After being sentenced to death, Christ was ordered to carry his cross to the hill outside Jerusalem where he was to be crucified. At the time, this was standard practice for criminals. Christ probably only carried the heavy cross-beam, rather than the entire cross. The beam would then have been fixed onto an upright stake that was already in place.
Christ’s journey from the Roman headquarters to outside the walls of Jerusalem gets only the briefest of factual mentions in Scripture (John 19:16-17). It describes how the soldiers made him carry his cross to a skull-shaped hill outside the city, which was called Golgotha (meaning ‘skull’ in Aramaic). In English this is known as Calvary, from the Latin word used in this verse, Calvariæ.
The act of Christ carrying the cross through the streets of Jerusalem is immortalised in the devotion of the ‘Stations of the Cross’. Fourteen images, telling the story of Christ’s journey to Calvary, are traditionally found around the walls of Catholic churches. They are most popular during Lent, when Catholics use them to meditate on the sufferings of Christ.
Reflecting on Christ receiving the cross, Pope St John Paul II observed: “It was not lawful to condemn a Roman citizen to death by crucifixion: it was too humiliating. The moment that Jesus of Nazareth took up the Cross in order to carry it to Calvary marked a turning-point in the history of the cross. The symbol of a shameful death, reserved for the lowest classes, the cross becomes a key. From now on, with the help of this key, man will open the door of the deepest mystery of God.”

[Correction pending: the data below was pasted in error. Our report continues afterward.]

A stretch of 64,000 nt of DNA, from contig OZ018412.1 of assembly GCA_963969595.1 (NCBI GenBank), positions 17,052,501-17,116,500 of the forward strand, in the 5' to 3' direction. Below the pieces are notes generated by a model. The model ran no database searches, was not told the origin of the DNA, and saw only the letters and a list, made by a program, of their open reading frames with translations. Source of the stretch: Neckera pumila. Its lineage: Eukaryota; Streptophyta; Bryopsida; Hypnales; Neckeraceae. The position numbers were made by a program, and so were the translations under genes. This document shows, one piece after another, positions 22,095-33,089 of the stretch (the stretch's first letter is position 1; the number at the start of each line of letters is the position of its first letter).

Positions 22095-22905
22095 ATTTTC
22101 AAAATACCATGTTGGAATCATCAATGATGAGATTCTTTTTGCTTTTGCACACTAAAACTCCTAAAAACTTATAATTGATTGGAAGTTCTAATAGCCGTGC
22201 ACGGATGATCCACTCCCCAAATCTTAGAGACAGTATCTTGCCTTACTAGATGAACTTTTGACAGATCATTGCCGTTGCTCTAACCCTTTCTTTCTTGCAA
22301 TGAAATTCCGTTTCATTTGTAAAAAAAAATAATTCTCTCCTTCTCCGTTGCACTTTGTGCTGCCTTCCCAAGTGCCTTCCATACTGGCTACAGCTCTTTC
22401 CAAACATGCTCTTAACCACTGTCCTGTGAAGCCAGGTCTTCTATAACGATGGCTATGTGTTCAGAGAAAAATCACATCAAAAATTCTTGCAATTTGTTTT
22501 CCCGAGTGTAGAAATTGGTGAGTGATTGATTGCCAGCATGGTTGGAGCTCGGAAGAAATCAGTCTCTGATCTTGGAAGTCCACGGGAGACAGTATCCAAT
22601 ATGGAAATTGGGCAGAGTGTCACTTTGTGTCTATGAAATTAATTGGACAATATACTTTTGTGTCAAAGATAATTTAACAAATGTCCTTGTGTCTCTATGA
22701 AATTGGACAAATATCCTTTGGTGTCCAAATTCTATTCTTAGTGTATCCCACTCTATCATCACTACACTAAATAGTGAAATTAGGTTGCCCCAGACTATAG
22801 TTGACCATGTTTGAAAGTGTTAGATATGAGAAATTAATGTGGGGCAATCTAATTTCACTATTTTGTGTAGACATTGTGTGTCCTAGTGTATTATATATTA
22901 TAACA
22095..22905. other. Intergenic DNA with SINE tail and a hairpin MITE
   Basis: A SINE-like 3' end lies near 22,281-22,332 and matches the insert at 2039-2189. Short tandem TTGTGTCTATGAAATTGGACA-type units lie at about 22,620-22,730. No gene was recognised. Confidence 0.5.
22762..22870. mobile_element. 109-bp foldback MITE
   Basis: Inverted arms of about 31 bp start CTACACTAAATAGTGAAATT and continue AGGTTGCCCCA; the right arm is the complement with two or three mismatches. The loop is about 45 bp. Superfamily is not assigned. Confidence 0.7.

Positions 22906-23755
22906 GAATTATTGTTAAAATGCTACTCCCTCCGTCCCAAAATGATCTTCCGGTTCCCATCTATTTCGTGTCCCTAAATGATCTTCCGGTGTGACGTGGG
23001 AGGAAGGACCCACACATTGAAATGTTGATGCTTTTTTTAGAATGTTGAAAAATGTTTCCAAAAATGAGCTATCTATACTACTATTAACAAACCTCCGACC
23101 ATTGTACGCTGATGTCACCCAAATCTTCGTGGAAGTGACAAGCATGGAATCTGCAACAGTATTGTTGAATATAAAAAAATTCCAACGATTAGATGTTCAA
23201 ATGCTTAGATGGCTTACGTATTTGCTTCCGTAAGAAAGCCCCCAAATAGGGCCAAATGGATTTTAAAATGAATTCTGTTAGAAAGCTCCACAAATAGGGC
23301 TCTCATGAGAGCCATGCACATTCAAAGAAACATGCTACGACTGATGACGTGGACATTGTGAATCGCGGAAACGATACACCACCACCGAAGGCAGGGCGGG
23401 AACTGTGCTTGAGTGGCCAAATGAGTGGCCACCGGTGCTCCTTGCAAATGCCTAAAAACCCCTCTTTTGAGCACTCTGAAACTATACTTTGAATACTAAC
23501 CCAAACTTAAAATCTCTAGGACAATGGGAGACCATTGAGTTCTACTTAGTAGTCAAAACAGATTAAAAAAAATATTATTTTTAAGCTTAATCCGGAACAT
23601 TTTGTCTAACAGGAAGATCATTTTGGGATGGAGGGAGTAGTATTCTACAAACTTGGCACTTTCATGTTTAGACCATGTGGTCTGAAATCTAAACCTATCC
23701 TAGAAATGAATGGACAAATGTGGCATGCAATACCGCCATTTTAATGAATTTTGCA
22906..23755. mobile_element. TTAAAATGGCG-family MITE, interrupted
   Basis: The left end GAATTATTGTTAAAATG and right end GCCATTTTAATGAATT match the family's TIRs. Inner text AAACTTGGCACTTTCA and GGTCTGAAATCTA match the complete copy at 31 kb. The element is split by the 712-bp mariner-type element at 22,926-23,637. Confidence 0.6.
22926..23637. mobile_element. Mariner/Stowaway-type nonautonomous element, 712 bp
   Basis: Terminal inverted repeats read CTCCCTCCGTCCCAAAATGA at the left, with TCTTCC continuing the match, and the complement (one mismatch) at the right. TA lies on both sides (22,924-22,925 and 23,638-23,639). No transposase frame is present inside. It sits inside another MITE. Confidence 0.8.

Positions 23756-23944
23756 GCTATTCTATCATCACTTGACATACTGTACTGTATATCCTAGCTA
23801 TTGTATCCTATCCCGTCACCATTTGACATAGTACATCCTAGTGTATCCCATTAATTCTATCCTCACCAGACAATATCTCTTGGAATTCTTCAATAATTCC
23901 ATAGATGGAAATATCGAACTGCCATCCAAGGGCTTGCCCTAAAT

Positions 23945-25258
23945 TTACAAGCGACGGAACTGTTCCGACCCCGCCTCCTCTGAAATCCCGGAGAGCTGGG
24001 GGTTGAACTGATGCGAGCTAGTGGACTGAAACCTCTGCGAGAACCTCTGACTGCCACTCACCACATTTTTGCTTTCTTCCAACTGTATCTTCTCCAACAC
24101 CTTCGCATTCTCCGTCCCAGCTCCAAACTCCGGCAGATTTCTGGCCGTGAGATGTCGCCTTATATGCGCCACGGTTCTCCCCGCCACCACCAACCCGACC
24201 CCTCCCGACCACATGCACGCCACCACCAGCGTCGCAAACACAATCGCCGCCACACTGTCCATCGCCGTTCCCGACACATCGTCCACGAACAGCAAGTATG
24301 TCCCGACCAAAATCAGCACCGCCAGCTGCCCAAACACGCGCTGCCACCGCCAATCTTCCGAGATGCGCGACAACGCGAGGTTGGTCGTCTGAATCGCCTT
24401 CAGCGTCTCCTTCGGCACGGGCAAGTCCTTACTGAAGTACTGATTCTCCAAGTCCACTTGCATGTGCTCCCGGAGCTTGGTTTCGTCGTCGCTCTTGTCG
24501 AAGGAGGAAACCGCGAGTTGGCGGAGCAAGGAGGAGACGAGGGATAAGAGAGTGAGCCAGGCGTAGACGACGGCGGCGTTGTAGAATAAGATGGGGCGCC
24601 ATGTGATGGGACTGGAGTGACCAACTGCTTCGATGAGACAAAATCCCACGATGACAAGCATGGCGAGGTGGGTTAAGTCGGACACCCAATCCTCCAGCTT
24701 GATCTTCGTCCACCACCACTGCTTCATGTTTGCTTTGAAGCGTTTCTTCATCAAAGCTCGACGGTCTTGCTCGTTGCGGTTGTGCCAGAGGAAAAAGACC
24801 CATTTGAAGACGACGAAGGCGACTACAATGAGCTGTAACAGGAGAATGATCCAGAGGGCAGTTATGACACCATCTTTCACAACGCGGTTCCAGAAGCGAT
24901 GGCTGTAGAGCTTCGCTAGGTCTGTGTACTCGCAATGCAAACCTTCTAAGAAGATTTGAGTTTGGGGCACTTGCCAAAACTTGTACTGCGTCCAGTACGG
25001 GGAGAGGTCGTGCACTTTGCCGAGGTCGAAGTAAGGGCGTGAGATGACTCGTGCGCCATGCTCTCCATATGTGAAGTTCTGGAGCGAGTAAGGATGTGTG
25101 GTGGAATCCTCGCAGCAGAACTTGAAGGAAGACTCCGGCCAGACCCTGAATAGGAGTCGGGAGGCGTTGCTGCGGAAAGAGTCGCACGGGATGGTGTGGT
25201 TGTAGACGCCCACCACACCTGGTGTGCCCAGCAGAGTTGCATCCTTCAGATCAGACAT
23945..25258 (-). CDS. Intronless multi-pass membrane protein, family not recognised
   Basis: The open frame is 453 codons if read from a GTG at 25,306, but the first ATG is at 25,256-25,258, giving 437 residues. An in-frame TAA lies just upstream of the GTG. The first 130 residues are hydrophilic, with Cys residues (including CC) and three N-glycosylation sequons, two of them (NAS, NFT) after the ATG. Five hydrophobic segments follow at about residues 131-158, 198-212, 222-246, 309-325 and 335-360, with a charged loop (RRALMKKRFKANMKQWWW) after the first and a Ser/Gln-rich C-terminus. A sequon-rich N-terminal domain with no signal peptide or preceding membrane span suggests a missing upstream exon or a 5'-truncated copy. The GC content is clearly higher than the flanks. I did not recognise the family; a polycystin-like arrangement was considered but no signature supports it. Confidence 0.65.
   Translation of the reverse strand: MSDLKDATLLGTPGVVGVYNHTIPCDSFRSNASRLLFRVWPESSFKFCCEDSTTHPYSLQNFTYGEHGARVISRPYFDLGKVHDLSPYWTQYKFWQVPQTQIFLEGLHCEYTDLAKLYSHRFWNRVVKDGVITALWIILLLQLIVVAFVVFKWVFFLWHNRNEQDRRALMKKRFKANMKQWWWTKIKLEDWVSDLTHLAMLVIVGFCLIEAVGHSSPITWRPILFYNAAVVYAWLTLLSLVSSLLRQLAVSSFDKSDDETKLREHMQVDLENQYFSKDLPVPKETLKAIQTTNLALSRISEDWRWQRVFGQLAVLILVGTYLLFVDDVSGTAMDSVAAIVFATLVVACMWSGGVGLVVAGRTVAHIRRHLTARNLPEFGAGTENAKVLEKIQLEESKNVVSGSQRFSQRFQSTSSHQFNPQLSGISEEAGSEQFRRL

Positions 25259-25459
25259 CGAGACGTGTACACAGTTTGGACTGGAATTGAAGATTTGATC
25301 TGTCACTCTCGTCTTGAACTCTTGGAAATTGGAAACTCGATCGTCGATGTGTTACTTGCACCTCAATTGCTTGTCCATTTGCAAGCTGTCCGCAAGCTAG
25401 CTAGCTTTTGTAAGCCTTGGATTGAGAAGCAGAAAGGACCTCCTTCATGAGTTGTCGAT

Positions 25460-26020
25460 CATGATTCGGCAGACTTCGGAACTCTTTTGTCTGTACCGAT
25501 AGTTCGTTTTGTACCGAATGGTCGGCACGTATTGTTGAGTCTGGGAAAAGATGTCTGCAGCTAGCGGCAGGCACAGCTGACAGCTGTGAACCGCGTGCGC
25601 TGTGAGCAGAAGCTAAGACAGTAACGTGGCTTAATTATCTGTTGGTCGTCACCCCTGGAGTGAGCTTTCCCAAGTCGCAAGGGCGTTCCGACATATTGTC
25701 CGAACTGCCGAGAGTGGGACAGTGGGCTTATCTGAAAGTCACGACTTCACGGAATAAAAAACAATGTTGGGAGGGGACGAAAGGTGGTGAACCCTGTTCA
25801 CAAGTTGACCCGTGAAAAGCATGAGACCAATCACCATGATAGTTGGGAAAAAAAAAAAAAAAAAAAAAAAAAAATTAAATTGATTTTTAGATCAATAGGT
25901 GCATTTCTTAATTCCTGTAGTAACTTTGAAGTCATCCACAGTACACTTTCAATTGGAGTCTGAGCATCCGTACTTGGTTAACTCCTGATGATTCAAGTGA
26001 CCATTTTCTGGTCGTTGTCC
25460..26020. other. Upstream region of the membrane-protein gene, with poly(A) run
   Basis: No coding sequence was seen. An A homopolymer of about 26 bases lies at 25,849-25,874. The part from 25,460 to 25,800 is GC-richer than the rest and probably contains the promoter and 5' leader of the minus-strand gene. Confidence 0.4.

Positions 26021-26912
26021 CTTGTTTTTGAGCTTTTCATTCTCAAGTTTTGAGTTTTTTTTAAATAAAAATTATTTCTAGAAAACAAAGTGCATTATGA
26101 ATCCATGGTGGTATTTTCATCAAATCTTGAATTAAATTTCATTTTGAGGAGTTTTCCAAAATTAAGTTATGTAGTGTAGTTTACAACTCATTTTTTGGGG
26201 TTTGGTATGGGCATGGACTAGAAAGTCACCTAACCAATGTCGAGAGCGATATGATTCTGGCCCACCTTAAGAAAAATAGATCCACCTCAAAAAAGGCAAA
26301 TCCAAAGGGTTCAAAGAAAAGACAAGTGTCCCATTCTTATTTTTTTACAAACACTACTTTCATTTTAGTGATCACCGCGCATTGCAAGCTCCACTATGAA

He went on: “Through Christ’s acceptance of the Cross, the instrument of his own self-emptying, men will come to know that God is love. Love without limits: “God so loved the world that he gave his only Son, that whoever believes in him should not perish but have eternal life” (Jn 3:16). This truth about God was revealed in the Cross.”
The pope then asked: “Could it not have been revealed in some other way? Perhaps. But God chose the Cross. The Father chose the Cross for his Son, and his Son shouldered it, carried it to Mount Calvary and on it offered his life. In the Cross there is suffering, in the Cross there is salvation, in the Cross there is a lesson of love.” (Via Crucis, 2000)
This rectangular opus sectile image of Christ receiving the cross is found within the church of the Sacred Heart, Camberwell. The contrast between the gold background and the “comic-strip” style of the other tiles make this a particularly striking piece. The image pictures Christ raising his eyes heavenward as he receives the cross from a Roman soldier.
This scene illustrates the Second Station of the Cross; as usual there are another thirteen in a similar style around the walls of the church. The piece is attributed to Burns & Oates and probably dates to the construction of the church in the early 1950s.
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Where to find this work of art
Sacred Heart, Camberwell
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